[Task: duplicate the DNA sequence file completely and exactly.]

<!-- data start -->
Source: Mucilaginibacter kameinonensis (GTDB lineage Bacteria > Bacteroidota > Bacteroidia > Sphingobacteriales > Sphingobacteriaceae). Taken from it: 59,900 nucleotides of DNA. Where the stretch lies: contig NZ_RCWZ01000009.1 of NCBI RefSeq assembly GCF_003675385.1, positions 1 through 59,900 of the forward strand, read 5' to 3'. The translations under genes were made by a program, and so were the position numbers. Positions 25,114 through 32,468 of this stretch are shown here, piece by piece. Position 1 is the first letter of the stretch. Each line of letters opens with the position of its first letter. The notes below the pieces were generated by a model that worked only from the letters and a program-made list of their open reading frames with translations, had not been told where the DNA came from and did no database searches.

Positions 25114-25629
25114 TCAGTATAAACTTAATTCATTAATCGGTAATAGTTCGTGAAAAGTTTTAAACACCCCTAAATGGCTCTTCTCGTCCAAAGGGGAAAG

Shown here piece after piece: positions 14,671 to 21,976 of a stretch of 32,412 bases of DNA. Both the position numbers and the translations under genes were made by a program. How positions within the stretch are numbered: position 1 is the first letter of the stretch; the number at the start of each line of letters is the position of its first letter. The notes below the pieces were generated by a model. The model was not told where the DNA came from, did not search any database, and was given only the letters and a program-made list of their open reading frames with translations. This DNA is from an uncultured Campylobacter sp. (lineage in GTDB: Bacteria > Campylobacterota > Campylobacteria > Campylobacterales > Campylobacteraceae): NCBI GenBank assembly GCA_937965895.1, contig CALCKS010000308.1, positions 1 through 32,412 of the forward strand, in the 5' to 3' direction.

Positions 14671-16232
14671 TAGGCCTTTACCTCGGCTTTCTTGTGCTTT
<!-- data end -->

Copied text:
Source: Mucilaginibacter kameinonensis (GTDB lineage Bacteria > Bacteroidota > Bacteroidia > Sphingobacteriales > Sphingobacteriaceae). Taken from it: 59,900 nucleotides of DNA. Where the stretch lies: contig NZ_RCWZ01000009.1 of NCBI RefSeq assembly GCF_003675385.1, positions 1 through 59,900 of the forward strand, read 5' to 3'. The translations under genes were made by a program, and so were the position numbers. Positions 25,114 through 32,468 of this stretch are shown here, piece by piece. Position 1 is the first letter of the stretch. Each line of letters opens with the position of its first letter. The notes below the pieces were generated by a model that worked only from the letters and a program-made list of their open reading frames with translations, had not been told where the DNA came from and did no database searches.

Positions 25114-25629
25114 TCAGTATAAACTTAATTCATTAATCGGTAATAGTTCGTGAAAAGTTTTAAACACCCCTAAATGGCTCTTCTCGTCCAAAGGGGAAAG

Shown here piece after piece: positions 14,671 to 21,976 of a stretch of 32,412 bases of DNA. Both the position numbers and the translations under genes were made by a program. How positions within the stretch are numbered: position 1 is the first letter of the stretch; the number at the start of each line of letters is the position of its first letter. The notes below the pieces were generated by a model. The model was not told where the DNA came from, did not search any database, and was given only the letters and a program-made list of their open reading frames with translations. This DNA is from an uncultured Campylobacter sp. (lineage in GTDB: Bacteria > Campylobacterota > Campylobacteria > Campylobacterales > Campylobacteraceae): NCBI GenBank assembly GCA_937965895.1, contig CALCKS010000308.1, positions 1 through 32,412 of the forward strand, in the 5' to 3' direction.

Positions 14671-16232
14671 TAGGCCTTTACCTCGGCTTTCTTGTGCTTT